by Gareth Groves
How many glasses do you get from a bottle of wine? The standard answer used to be six, but in many pubs and bars in the UK nowadays, the answer is just three.
The large 250ml glass of wine has become a standard serving, often ordered at the same time as a pint or a gin and tonic, despite the huge differences in alcoholic content and, increasingly, price. The traditional round of drinks has become unbalanced.
Jamie Goode, writing an article for the campaigning website Wine Option, noted that a 250ml glass of 14% wine will contain 35ml of pure alcohol. A pint of 3.8% ale served alongside will contain 21.5ml, that’s nearly 40% less. Two or three rounds into the evening and the wine drinker in this scenario is already well into official binge drinking territory.
The reality is that while that wine drinker may think he or she has only had a few glasses of wine, they have actually consumed a whole bottle; not a very healthy situation.
As an industry, we need to wake up and start thinking about smaller pours and here are three very good reasons why:
Responsibility is a big issue in the drinks industry at the moment and rightly so. The UK has a culture of alcohol use and misuse and there are grave consequences for the health of individuals and society as a whole.
As an industry we need to do our bit. We are absolutely right to maintain that alcohol enjoyed in moderation has its place in society and to fight back against the neo-prohibitionists, but it is pretty hard to do so when we insist that a third of a bottle is a standard measure of wine.
We need to change our behaviour before the government changes the way the consumer engages with wine, and finances the country’s budget deficit in the process. Minimum pricing is already on the horizon and there is no reason to think legislation could stop there.
2. Price & Quality
Large glasses of wine cost more than smaller ones. That much stands to reason.
By sticking to the 175ml/250ml model, many on trade operators put a de facto limit on the quality of wine they can serve. There is a perception (probably a correct one) that no-one is going to order a £10 glass of wine alongside a £3.50 pint.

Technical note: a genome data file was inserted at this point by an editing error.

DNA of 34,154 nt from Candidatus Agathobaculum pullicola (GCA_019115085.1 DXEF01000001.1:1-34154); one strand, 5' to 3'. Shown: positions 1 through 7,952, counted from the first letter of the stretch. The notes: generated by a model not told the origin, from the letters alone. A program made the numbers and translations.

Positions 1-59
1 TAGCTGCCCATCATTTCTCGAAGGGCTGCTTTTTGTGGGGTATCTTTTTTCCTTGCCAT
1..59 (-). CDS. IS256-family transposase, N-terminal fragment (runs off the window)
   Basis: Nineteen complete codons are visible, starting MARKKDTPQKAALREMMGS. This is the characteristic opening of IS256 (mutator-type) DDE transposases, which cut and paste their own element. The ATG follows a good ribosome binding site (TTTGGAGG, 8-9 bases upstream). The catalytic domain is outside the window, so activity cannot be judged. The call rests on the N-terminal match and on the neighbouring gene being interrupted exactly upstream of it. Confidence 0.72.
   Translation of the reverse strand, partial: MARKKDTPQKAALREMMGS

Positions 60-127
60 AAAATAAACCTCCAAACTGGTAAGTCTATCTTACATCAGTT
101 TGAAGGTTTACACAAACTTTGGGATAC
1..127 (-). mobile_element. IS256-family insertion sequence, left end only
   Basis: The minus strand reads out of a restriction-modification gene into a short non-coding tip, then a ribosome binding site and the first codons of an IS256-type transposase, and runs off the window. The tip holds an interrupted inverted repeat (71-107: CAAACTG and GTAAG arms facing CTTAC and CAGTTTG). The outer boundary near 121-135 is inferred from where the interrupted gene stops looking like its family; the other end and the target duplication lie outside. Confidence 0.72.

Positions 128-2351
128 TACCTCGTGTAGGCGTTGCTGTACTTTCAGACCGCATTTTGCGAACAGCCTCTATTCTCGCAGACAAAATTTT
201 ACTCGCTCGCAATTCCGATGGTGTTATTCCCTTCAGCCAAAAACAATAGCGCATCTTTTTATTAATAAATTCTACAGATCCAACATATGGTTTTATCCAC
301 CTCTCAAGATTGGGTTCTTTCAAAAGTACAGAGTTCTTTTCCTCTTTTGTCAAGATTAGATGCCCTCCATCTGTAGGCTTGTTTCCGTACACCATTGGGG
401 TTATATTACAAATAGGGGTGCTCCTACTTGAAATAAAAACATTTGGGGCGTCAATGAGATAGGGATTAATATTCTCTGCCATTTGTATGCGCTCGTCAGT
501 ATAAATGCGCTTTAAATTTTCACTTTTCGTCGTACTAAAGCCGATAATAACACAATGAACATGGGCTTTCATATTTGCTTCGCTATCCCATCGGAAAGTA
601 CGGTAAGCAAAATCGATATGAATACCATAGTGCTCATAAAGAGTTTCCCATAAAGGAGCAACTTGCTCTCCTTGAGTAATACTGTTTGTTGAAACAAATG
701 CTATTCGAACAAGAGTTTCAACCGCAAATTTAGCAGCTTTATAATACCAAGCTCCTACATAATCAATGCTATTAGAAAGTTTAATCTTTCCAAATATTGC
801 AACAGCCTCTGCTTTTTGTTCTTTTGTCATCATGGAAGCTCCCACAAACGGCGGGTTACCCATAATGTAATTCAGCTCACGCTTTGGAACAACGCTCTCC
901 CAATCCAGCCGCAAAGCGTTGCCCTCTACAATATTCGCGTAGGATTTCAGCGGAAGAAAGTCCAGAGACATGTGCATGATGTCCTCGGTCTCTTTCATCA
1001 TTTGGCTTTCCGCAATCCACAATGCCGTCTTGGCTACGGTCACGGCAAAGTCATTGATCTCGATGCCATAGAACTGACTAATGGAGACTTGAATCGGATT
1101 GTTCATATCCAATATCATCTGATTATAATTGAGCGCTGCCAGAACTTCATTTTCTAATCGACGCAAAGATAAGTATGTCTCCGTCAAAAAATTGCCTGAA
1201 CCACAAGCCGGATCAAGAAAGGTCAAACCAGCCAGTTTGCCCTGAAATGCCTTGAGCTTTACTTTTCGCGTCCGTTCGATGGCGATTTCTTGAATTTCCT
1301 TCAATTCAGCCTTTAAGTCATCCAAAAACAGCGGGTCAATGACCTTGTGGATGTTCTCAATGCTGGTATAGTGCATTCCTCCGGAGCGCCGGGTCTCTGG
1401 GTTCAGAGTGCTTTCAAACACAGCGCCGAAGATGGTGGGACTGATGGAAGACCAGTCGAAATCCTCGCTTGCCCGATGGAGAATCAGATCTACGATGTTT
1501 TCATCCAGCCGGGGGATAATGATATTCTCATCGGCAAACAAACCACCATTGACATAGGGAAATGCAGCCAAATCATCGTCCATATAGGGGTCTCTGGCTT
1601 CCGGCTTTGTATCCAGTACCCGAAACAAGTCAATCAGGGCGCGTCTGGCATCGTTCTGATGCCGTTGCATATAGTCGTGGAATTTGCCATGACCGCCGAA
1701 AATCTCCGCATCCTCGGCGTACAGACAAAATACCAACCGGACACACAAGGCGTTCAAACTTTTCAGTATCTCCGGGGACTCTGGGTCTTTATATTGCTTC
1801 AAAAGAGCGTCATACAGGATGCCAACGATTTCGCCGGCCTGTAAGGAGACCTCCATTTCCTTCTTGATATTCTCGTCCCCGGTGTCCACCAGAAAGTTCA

Too often, the result is that only cheaper wines are served by the glass to meet a pre-determined price point. This restricts choice and makes it harder for us as an industry to expose consumers to wines that are more exciting than just another identikit Sauvignon Blanc or Merlot.
If we pour 125ml as standard, we can sell brilliant wines by the glass at a reasonable price. The consumer would drink half the quantity of alcohol per glass and enjoy something that tastes brilliant and might just tempt them to come back another day.
In essence, we need to provide consumers with the opportunity to drink a sensible amount of something that truly excites the mind and palate, rather than just being accessories to the UK’s increasingly unacceptable culture of excess.
It is all about the…
3. Consumer Experience
Wine competes with beer, spirits and other beverages in every bar and restaurant around the country. Consumers have a choice about what they drink.
A goldfish bowl of entry-level Chardonnay that warms up quickly in a busy bar hardly contains the same excitement as a brilliantly mixed and garnished cocktail.
We need to find ways to bring wine to life – for consumers and for servers. I’ve spoken to several bartenders who privately admit they see wine as nothing more than a posh RTD.
What wine has going for it is its endless diversity, and its culture. Wine goes better with food than any other drink and food is better shared. As an industry we need to harness this. Let’s turn that 250ml glass into a carafe for two. Or perhaps, three small 50ml measures in a wine flight that introduces a Pinot Grigio drinker to the delights of Albarino and Gruner Veltliner.
We may reduce the volumes we sell but we have a chance to increase profits. Smaller pours of exciting wine at good cash margins – it isn’t rocket science. I would certainly rather pay £4 for a 125ml of something delicious, than £6.50 for 250ml of plonk, and I am pretty sure I am not alone.
Find out more about Smaller Pours, Bigger Profits on our website
Tags: Trade Talk